December 18, 2012

Mental health services needed

It’s Easier For Americans To Access Guns Than Mental Health Services

By Sy MukherjeeDetails about Friday’s horrific shooting spree at a Connecticut elementary school are still emerging, and it remains unknown whether the suspected shooter suffered from underlying mental health issues. But the fact remains: in America, it’s currently easier for a poor person to get a gun than it is for them to get treatment for mental health issues.

Most murders committed in the United States involve a firearm—particularly handguns. A quick search shows that a typical handgun can be purchased for anywhere between $250 and $500. A .223-caliber semi-automatic rifle—which some reports indicate was the type of firearm used in today’s attack—costs between $700 and $2000. And contrary to the gun lobby’s most ardent hysteria about Barack Obama, gun ownership has actually been rising over the past four years, as has the use of guns in violent crimes.

By comparison, access to mental health services remains spotty, its funding and beneficiary requirements subject to the whims of governments attempting to balance their bloated budgets. People often do not know when they are entitled to preventative care services for mental health, and the people who do often forgo care due to the stigma associated with receiving such care.

And then there’s the cost of more extensive care. According to the National Survey on Drug Use and Health (NSDUH), a mere 7.1 percent of all American adults receive mental health services.

Most of these Americans’ care is covered by private insurance, with children, poorer, and more elderly Americans being covered through public insurance programs such as Medicare and Medicaid. An additional ten percent are uninsured. But out-of-pocket costs for both inpatient and outpatient mental health services remain staggeringly high.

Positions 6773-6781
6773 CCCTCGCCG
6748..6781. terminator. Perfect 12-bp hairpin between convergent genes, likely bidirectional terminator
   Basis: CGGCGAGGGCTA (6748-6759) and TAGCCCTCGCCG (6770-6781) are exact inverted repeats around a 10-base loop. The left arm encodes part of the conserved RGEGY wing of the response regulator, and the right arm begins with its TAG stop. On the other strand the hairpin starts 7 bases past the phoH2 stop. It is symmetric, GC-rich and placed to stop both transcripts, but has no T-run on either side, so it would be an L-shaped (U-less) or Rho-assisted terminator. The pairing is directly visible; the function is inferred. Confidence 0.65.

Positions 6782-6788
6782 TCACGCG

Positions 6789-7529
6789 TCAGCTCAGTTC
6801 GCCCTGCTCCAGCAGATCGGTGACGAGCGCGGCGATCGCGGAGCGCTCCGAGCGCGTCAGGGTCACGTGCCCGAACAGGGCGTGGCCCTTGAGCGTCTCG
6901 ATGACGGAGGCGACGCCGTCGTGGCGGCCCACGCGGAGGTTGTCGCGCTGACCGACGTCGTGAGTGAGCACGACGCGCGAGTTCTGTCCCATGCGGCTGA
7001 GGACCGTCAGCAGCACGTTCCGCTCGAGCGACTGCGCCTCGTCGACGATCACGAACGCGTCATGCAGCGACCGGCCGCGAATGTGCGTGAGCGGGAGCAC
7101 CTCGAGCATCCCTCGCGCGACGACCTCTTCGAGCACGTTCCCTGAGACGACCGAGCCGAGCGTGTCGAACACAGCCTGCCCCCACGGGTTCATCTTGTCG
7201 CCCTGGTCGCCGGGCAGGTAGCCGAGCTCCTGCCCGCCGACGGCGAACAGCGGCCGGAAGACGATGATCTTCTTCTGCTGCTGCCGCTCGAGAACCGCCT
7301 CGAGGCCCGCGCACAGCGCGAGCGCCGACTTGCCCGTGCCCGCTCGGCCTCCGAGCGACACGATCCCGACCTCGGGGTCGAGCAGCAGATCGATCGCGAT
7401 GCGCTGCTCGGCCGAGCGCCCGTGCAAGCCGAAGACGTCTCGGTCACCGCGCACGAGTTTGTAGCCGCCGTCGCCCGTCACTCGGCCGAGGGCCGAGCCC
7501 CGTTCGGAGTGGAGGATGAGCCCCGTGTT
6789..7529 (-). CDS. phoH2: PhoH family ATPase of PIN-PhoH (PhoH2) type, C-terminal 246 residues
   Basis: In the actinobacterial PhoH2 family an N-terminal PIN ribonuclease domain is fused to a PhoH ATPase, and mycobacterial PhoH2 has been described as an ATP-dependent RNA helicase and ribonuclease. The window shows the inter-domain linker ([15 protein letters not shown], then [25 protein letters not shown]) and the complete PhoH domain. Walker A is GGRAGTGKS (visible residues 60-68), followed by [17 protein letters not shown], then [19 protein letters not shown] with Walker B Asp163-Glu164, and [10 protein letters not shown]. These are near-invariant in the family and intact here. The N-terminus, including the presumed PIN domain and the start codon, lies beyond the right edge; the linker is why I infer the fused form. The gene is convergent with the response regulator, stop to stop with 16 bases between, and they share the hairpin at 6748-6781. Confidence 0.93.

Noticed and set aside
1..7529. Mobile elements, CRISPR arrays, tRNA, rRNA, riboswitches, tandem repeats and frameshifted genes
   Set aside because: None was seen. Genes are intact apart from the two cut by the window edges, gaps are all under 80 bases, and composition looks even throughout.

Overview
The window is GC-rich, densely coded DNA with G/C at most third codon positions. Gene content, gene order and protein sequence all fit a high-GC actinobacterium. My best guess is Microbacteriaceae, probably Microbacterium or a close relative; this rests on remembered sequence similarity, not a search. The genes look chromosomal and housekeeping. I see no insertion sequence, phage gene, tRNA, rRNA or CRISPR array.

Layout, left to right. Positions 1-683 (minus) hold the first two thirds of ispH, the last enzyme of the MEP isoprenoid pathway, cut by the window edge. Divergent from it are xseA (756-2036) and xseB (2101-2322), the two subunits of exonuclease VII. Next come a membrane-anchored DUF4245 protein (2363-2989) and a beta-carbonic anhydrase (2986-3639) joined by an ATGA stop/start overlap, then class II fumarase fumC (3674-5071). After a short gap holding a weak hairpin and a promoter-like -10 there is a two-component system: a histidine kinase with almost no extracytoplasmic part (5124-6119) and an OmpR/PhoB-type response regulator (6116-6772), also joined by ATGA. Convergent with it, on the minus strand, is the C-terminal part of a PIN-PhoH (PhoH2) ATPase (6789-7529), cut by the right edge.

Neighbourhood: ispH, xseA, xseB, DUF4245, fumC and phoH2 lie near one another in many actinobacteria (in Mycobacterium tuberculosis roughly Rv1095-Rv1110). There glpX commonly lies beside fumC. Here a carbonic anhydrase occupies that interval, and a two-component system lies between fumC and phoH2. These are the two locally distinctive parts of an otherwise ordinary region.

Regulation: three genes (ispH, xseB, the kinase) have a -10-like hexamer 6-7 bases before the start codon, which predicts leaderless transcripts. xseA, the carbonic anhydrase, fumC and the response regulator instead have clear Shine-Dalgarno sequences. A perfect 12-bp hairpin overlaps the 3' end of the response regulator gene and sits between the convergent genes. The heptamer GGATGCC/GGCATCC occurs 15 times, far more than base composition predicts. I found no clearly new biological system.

In Gun Debate, a Misguided Focus on Mental Illness

By Richard A. FriedmanEven if clinicians could predict violence perfectly, keeping guns from people with mental illness is easier said than done. Nearly five years after Congress enacted the National Instant Criminal Background Check System, only about half of the states have submitted more than a tiny proportion of their mental health records.

How effective are laws that prohibit people with mental illness from obtaining guns? According to Dr. Swanson’s recent research, these measures may prevent some violent crime. But, he added, “there are a lot of people who are undeterred by these laws.”

Adam Lanza was prohibited from purchasing a gun, because he was too young. Yet he managed to get his hands on guns—his mother’s—anyway. If we really want to stop young men like him from becoming mass murderers, and prevent the small amount of violence attributable to mental illness, we should invest our resources in better screening for, and treatment of, psychiatric illness in young people.

All the focus on the small number of people with mental illness who are violent serves to make us feel safer by displacing and limiting the threat of violence to a small, well-defined group. But the sad and frightening truth is that the vast majority of homicides are carried out by outwardly normal people in the grip of all too ordinary human aggression to whom we provide nearly unfettered access to deadly force.
Comment:  Better treatment of mental illness is a good idea whether or not it would stop future shooters.

Comment:  For more on gun control, see NRA Enables Mass Murderers and The "More Guns" Fallacy.

1 comment:

Anonymous said...

One slight nitpick about the cartoon: Most psychiatrists don't really follow psychoanalysis any more, so Freud is more often mentioned in Woody Allen movies than in modern-day practice.

But if you expect a perfect prediction of violence, you won't get it. First off, anyone can lie to a psychiatrist. You can lie yourself into sanity, and lie yourself into insanity if for some reason you so desire.

That said, better access to medical care would benefit us all.